Your browser is no longer supported

For the best possible experience using our website we recommend you upgrade to a newer version or another browser.

Your browser appears to have cookies disabled. For the best experience of this website, please enable cookies in your browser

We'll assume we have your consent to use cookies, for example so you won't need to log in each time you visit our site.
Learn more

Danny's blog: From the frozen Antarctic

Faber Maunsell's Danny Wood has arrived in the Antarctic amongst near-permanent daylight to build the British Antarctic Survey's new Halley VI station.

December, at Halley station

The UK team arrived in Cape Town on 1st December 2007. Accommodation was RRS Ernest Shackleton, a Norwegian built ice-strengthened vessel destined for Antarctica. After 5 days in Cape Town 'teambuilding' and carrying out final preparations the journey was underway.

The voyage to Halley V began smoothly, and an early sighting of whales raised spirits. The cruise was soon to end however as we entered the roaring forties, breakfast became a lonely affair. The Shackleton has the nickname "The Washing Machine", on account of her tendency to roll as much as pitch, and the sight of the sea swilling in the portholes.

Accommodation is comfortable, the food is excellent and the company interesting.

Work preparation continued on the journey with site layouts and steelwork erection plans to pore over, as well as organising kit bags and first aid training. The first iceberg was spotted on 12 December which elicited much excitement and happy snapping, and was the first real sight of snow for one of our South African colleagues.

As the days became longer the ice became thicker, and soon we were into thick pack ice and the Antarctic Circle. The rocking and rolling of the ship was now replaced by the crash, bang, wallop as she ploughed through the ice. Now was the time to enter the sweepstake to guess what time & date we would arrive.

On the 15th December we were stuck for the first time. Everyone was on deck, watching and hoping as the Captain made three failed attempts to break through this particularly stubborn pack. Then, on the fourth attempt she broke through to the next lead and continued southwards.

We finally arrived at the Brunt Ice Shelf at 18:00 hours the on 20th December – only two hours after my sweepstake entry. It was a hollow victory however, as nobody had paid the 60 Rand entry fee. The welcome party included two Emperor penguins and a fly-past from the twin-otter aircraft.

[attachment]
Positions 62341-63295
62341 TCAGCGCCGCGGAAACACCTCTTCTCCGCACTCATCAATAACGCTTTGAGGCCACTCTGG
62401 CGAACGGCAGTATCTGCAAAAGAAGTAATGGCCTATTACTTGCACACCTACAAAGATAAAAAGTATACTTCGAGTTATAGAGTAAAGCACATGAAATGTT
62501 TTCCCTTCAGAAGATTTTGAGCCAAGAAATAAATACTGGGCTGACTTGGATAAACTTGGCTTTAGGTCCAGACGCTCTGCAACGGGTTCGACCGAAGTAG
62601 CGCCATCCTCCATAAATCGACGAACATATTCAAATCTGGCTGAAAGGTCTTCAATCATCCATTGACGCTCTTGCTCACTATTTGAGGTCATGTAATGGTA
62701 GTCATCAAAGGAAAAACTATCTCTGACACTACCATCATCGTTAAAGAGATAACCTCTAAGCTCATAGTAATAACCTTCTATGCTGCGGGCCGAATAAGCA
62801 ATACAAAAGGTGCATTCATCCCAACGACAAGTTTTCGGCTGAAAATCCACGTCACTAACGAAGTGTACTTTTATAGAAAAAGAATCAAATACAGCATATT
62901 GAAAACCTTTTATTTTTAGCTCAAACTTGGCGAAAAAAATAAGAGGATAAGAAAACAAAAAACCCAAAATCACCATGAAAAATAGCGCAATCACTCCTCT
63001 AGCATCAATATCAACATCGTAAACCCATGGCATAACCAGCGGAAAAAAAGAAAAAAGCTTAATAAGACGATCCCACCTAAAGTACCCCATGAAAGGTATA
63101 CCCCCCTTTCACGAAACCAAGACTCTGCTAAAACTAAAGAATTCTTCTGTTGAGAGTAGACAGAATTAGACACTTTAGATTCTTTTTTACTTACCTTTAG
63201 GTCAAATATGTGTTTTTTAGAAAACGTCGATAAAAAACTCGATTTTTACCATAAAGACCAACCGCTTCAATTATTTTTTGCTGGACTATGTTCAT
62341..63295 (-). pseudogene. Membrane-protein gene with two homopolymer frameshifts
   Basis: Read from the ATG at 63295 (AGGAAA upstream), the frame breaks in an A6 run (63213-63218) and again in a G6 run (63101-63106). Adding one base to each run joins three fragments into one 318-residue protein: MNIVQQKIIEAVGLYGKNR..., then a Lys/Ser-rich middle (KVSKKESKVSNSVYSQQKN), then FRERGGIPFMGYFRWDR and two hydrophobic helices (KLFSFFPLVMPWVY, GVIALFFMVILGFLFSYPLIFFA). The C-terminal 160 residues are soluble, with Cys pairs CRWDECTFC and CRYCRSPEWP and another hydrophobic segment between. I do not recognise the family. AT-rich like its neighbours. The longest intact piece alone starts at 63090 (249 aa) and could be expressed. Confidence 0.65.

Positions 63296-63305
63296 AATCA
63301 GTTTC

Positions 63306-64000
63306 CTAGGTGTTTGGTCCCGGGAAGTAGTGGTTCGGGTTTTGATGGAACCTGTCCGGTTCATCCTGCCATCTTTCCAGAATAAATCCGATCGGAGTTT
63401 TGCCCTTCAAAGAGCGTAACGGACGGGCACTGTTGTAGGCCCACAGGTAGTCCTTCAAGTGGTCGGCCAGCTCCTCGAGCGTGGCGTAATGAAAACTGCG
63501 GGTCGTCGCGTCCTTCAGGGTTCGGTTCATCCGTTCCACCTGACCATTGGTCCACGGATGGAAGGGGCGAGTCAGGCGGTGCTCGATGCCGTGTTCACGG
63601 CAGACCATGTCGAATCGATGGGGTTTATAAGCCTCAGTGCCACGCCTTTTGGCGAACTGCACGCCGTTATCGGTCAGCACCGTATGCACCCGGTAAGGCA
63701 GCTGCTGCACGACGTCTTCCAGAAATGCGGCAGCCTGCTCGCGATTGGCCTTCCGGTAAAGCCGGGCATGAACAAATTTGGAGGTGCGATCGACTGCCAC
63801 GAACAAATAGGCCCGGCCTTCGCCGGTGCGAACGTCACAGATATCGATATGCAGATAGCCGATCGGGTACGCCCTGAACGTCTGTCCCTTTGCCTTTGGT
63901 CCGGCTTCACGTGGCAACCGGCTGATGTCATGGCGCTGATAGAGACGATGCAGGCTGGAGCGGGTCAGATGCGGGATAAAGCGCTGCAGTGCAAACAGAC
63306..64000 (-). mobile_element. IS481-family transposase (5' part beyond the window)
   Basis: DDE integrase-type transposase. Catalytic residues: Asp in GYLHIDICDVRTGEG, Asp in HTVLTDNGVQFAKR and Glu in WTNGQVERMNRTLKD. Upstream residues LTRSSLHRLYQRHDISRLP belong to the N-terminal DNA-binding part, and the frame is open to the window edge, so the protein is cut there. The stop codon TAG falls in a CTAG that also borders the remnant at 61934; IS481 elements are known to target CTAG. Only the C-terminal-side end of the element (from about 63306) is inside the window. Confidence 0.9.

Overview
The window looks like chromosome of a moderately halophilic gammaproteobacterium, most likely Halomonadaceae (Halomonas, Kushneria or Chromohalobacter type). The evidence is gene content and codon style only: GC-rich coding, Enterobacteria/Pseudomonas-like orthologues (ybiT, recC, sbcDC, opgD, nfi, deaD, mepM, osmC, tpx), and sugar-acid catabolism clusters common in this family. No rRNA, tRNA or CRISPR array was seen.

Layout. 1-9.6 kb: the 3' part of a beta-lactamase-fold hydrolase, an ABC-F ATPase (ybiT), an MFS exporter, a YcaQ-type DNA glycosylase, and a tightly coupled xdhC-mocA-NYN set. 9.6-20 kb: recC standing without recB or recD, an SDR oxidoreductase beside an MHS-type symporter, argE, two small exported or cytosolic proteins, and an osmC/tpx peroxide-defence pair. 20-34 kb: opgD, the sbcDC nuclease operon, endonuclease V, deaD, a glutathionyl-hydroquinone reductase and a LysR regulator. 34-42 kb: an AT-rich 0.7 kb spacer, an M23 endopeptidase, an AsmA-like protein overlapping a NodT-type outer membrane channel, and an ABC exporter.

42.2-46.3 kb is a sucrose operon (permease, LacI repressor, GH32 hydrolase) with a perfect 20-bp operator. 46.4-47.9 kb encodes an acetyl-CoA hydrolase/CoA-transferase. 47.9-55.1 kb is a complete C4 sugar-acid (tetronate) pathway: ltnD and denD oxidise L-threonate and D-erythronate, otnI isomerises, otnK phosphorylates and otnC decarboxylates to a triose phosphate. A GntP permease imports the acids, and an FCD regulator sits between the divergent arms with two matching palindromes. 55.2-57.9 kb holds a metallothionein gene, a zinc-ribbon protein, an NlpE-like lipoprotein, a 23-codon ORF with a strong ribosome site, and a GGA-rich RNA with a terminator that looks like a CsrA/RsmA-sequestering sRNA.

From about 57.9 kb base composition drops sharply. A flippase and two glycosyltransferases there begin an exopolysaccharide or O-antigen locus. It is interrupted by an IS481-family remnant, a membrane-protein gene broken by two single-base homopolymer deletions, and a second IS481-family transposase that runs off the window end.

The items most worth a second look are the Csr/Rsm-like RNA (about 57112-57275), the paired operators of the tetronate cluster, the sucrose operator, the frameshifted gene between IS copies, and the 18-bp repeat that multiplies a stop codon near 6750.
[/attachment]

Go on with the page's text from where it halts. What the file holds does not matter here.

We had arrived.

Preparing the ship for unloading was a slow and frustrating time, particularly with 35 eager construction workers keen to make a start to the short summer season. On 21st December however we made our first landfall onto the Brunt Ice Shelf, and were taken by snowcat to the base, Halley V, 12km away. First task of the day; ski-doo driving school.

Halley V usually accommodates around 60 during the summer, and so the first task was to erect the extra accommodation required for the construction team. This included a logistics tent and setting up the site layout. The weather on arrival was fantastic, hovering around minus 2 with clear blue skies, more like a French ski resort than the harshest continent on earth. More on that subject later…

As New Year approached we were settled in, the site was prepared and construction materials were arriving from the cargo ship, which had also sailed from Cape Town 4 days after ours. On New Years Eve we lifted the first 7 tonne space frame onto the temporary supports ready to receive hydraulic legs, floor cassettes, superstructure... be continued.

Have your say

You must sign in to make a comment

Please remember that the submission of any material is governed by our Terms and Conditions and by submitting material you confirm your agreement to these Terms and Conditions. Please note comments made online may also be published in the print edition of New Civil Engineer. Links may be included in your comments but HTML is not permitted.

Related Jobs